Breaking Even: How MoviePass Uses Data Collection To Generate Sales


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Why A Company Is Willing To Be Upside Down Financially 

MoviePass has been making a tremendous amount of headlines lately. Whether from being lauded as the next best thing to happen for consumers (and certainly not theater owners) to endless reports on its dire financial woes, one thing is clear. The ability for people to purchase the opportunity to view unlimited feature films every month does have consumer purchasing interest. 

The problem? The actual cost of delivering the product makes the company completely upside down. But many companies, especially apps, operate that way today. And the reason for that is simple. These products provide an incredible amount of insight into individuals behavior, and that data is incredibly valuable dollar-wise.  In this blog, Hollywood Branded dissects the true motives of the film screening app to understand how MoviePass uses data collection to generate sales and discusses future product placement offerings.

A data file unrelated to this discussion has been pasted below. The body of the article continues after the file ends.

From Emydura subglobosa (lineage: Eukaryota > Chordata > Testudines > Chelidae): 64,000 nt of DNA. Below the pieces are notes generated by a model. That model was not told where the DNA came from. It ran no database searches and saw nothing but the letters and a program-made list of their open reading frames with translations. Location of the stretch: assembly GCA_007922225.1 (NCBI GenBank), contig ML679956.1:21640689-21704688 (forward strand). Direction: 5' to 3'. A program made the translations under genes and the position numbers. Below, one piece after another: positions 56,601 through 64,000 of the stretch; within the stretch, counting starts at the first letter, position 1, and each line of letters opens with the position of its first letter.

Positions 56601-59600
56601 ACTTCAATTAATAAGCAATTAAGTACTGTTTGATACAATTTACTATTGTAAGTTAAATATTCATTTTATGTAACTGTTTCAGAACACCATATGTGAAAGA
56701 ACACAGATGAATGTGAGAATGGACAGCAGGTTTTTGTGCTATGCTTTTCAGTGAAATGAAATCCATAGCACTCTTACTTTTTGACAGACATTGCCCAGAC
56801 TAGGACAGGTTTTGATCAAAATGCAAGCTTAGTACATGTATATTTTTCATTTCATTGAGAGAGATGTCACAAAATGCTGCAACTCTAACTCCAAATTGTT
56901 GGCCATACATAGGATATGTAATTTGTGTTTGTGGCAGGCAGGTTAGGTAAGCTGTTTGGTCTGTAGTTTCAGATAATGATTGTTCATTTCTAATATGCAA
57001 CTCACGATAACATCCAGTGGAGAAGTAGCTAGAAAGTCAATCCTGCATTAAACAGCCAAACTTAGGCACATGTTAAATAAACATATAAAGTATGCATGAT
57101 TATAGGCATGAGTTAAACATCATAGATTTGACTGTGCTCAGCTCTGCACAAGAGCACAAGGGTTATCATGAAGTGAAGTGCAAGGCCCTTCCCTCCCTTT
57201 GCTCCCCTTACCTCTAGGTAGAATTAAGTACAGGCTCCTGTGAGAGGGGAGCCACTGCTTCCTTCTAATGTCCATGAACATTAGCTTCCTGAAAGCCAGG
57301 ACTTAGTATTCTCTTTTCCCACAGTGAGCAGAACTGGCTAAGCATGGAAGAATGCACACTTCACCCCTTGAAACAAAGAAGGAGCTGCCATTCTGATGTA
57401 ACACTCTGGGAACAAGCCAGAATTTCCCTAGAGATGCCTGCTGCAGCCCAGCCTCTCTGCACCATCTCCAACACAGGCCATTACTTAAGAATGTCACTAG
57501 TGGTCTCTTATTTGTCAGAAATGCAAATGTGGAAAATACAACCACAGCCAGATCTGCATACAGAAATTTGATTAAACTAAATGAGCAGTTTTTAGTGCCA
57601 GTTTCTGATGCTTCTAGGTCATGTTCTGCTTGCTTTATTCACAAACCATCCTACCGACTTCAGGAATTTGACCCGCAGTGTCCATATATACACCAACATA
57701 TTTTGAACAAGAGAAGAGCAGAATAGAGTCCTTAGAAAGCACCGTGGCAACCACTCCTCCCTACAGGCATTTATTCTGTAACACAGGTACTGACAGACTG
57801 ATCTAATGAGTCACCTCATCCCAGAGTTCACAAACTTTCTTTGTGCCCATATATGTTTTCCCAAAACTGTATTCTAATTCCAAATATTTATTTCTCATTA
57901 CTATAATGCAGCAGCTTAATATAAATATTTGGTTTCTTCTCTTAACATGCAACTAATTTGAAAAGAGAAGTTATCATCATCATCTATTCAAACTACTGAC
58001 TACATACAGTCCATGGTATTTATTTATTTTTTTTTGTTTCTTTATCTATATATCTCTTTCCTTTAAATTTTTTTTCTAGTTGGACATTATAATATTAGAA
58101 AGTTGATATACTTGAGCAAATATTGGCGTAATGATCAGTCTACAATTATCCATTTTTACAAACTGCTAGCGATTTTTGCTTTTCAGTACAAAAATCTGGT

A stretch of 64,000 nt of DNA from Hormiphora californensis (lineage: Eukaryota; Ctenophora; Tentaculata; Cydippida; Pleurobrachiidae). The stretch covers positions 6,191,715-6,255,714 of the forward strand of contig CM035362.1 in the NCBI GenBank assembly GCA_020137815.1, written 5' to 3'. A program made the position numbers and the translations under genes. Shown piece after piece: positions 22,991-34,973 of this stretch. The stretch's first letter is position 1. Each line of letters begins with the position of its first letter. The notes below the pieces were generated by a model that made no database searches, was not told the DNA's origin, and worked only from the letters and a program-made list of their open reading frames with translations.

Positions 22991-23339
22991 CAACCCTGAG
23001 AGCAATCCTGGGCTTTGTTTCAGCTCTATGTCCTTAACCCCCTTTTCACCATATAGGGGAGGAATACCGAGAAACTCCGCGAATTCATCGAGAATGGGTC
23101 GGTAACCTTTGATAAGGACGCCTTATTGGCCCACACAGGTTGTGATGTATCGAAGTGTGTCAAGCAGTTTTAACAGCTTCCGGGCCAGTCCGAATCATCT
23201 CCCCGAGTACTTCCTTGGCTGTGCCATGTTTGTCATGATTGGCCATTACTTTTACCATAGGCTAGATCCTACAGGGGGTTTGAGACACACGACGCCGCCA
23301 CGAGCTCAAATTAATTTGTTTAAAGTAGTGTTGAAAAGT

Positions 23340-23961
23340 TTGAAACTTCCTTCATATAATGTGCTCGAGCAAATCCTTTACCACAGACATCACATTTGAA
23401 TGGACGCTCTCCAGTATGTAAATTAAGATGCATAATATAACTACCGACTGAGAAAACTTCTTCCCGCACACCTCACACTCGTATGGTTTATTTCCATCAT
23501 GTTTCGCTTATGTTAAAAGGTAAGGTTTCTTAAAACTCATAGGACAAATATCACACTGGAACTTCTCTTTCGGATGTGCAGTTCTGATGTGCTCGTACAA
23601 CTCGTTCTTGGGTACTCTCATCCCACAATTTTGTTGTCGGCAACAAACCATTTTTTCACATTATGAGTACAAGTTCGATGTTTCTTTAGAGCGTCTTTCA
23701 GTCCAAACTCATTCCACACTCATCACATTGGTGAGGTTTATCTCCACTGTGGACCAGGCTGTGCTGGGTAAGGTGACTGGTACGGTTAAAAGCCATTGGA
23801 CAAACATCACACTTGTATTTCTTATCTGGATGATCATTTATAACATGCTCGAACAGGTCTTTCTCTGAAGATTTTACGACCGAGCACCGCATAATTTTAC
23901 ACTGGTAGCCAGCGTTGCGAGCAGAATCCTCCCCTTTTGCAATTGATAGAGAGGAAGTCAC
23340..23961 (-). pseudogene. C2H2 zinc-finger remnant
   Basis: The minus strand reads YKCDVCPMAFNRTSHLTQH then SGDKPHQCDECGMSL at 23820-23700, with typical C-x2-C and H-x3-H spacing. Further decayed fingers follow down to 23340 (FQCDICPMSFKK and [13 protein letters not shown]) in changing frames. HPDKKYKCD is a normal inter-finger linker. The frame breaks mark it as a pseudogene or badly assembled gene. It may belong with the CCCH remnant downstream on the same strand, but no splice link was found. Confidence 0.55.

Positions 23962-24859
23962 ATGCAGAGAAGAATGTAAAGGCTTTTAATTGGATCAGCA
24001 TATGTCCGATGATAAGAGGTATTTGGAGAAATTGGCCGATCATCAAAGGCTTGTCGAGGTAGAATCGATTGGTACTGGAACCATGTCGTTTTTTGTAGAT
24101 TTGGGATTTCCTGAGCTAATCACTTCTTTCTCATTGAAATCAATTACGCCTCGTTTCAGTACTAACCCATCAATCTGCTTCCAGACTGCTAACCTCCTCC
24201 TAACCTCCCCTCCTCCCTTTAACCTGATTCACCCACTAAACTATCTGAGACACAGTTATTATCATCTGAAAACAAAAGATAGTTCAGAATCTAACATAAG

Movie Pass

What Is MoviePass

MoviePass is an experiential app, one that is dedicated to creating the ultimate cinema-centric night for its customers.

The service is nearly effortless, with a shiny red credit card appearing in the mail just a few weeks after forking over the $9.95 for the monthly subscription. The company is clearly doing well, as it now has more than 2 million subscribers. It even accounts for 6% of all movie theatre ticket purchases. The end of the year projects that paid subscribers should reach 5 million and account for roughly 20% of ticket purchases; at least, this is the goal. Not only are they growing their own audience, but they seem to be expanding the theatrical as well. Ironically, the demographic that seemed to beckon the apocalypse for theaters everywhere may in fact be its savior. Millennials now occupy over 50% of the app’s subscriber list.

The startup has explained that their main vision encompasses trying to “build a night at the movies.

In exchange for the audience boost, Lowe and his MoviePass squadron requests discounts and revenue sharing from participating cinemas. Though, not all theaters are ecstatic about the proposed partnership. AMC, in particular, has blacklisted most of their prime theatre locations. They and Cineworld have even begun their own subscription services overseas.

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Information Overload